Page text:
• On the other side was the door of an old chapel, not used for devotion. The pulpit, as the safest place, was never wanting of a cold chine of beef, venison-pasty, gammon of bacon, or great apple-pye with thick crust extremely baked.

His table cost him not much, though it was good to eat at. His sports supplied all but beef and mutton, except Fridays, when he had the best salt-fish (as well as other fish) he could get, and was the day his neighbours of best quality most visited him. He never wanted a London pudding, and always sung it in with. My part lies therein a. He drank a glass or two of wine at meals, very often syrup of gilliflower in his sack; and had always a tun glass without feet stood by him, holding a pint of small beer, which he often stirred with rosemary.

• He was well-natured, but soon angry, calling his servants bastards' and · cuckoldy' knaves, in one of which he often spoke truth to his own knowledge; and sometimes in both, though of the same man. He lived to be a hundred; never lost his eye-sight, but always wrote and read without spectacles; and got on horseback without help. Until past fourscore, he rode to the death of a stag as well as any."

171

ALGERNON SIDNEY.*

[1622–1683.]

THIS illustrious character, the second son of Robert Earl of Leicester by his wife Dorothy, eldest daughter of Henry Percy Earl of Northumberland, was born about the year 1622. His noble father gave great attention to his education, even in his early years; and in 1632, when he went Embassador to Denmark, took him in his train, as he did also when in the same capacity he visited Paris in 1636. About this time, his genius began to display itself: and an active life seeming best suited to the bent of his natural disposition, the Earl, upon being appointed Lord Lieutenant of Ireland, procured him a commission in his own regiment of horse in 1641; and sent him over to that kingdom, accompanied by his elder brother, Philip Viscount Lisle, who acted as deputy to his father. The Irish rebellion had then broken out; and Sidney upon many occasions distinguished himself by his bravery.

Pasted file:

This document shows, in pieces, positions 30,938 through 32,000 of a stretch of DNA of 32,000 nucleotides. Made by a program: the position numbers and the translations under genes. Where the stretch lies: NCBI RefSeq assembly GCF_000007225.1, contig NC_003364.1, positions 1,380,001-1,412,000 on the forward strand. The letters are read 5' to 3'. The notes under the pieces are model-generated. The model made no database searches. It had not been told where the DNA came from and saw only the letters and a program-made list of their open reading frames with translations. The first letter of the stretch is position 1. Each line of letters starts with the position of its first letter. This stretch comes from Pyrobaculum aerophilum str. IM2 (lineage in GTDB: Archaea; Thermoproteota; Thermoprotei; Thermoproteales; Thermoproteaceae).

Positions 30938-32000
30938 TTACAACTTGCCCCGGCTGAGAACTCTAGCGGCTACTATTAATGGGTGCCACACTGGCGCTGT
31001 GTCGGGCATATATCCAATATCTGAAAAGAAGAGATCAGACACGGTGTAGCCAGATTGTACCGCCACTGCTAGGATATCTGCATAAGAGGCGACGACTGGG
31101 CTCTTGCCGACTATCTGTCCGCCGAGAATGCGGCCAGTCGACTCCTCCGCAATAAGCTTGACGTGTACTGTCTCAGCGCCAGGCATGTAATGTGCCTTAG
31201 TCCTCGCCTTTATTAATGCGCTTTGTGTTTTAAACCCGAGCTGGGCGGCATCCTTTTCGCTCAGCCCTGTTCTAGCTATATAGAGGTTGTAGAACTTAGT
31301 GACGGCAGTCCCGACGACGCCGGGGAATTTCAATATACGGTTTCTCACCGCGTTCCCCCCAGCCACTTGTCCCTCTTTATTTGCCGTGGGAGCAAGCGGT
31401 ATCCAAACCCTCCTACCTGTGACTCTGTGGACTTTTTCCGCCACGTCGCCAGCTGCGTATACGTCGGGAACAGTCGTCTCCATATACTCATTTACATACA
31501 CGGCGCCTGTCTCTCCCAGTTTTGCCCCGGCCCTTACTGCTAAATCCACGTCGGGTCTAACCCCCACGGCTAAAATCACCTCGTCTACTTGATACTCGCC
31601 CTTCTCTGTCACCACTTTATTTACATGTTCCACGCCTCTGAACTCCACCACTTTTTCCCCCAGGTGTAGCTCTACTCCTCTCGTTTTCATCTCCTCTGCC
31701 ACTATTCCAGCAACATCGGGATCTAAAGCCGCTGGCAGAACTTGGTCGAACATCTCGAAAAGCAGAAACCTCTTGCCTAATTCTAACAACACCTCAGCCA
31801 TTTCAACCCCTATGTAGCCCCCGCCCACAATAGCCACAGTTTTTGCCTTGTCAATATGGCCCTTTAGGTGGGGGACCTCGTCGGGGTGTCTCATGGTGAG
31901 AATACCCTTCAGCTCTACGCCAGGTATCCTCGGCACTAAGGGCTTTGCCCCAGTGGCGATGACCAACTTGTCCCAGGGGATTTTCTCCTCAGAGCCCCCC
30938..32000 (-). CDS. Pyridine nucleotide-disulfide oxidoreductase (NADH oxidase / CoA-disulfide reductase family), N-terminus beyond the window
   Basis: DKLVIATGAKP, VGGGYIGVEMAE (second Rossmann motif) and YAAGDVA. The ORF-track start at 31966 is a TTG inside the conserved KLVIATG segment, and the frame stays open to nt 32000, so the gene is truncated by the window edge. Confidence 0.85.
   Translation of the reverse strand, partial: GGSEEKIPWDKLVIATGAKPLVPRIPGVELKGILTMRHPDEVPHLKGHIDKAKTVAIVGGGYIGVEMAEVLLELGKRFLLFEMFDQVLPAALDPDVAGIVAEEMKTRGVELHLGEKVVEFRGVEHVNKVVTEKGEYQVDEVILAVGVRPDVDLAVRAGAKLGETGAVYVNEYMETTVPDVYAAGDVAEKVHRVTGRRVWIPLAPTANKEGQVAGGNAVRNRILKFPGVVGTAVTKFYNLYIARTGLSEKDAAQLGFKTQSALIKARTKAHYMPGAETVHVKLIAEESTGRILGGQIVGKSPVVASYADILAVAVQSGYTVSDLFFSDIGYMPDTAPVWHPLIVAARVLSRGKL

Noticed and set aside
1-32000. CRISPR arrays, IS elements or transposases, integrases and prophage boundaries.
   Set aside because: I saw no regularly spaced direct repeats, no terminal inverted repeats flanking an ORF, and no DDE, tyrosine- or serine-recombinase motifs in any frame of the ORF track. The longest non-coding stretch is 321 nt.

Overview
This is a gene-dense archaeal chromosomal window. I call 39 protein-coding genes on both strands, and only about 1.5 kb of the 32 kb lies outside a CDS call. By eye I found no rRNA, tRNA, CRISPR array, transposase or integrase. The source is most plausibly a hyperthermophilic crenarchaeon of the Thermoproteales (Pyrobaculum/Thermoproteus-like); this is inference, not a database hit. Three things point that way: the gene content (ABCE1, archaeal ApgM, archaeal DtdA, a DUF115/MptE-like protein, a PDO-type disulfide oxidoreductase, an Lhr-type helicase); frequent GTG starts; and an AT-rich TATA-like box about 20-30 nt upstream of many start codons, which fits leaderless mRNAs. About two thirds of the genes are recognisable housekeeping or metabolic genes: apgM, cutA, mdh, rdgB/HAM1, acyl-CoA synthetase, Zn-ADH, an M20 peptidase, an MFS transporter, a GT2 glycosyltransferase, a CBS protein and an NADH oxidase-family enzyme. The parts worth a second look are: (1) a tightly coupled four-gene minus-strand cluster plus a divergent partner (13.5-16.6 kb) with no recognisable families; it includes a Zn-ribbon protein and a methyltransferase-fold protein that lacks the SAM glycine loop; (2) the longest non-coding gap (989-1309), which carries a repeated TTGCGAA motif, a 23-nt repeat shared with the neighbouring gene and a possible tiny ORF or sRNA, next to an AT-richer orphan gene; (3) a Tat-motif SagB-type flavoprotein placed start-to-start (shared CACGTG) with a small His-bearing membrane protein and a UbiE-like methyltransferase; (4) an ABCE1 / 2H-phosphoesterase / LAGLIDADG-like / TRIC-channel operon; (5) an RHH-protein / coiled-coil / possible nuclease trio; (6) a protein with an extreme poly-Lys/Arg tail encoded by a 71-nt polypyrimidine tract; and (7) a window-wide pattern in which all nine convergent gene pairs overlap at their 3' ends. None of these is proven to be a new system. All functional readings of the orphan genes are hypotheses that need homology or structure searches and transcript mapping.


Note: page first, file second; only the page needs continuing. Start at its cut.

In 1643, he had the royal permission to return to England with his brother, on the express condition of

* AUTHORITIES. General Biographical Dictionary, Memoirs prefixed to Hollis' Edition o' his Works, and Towers' Examination, &c. of the Charges brought against Russell and Sidney, 1773.

repairing without loss of time to his Majesty at Oxford; of which the parliament receiving intelligence, they were both taken into custody upon their landing in Lancashire. The King suspected, that they had voluntarily thrown themselves into his enemies' hands; and the event appeared to justify his surmises, for from this time they adhered to the parliamentary interest. In 1644, Algernon accepted a Captain's commission of horse; and, the year following, was raised to the rank of Colonel of Cavalry by General Fairfax.

Lord Lisle being shortly afterward appointed by the parliament Lieutenant General of Ireland, and Commander in Chief of their Irish forces, Algernon (who served under his brother in that kingdom) performed such signal exploits, that he was promoted to the rank of Lieutenant General of the Irish Horse, and made Governor of Dublin. The latter appointment however, being thought too weighty a trust for so young a man, who was likewise somewhat dissi. pated in his conduct, was in 1647 transferred to Colonel Jones, a senior officer. But upon his return to England, he received the thanks of the House of Commons for his exertions in the sister-island; and, in recompence of his services, was soon afterward made Governor of Dover Castle. In 1648, he was nominated one of the Members of the High Court of Justice, appointed to try Charles I.; but, from some cause or other yet unascertained, he neither sat in judgement upon that occasion, nor does his name appear in the warrant for his execution. Yet was he, on patriotic grounds, a zealous foe to tyranny of every description, always professing to make Marcus Brutus his model: so that, when Cromwell usurped the supreme authority, he opposed him with great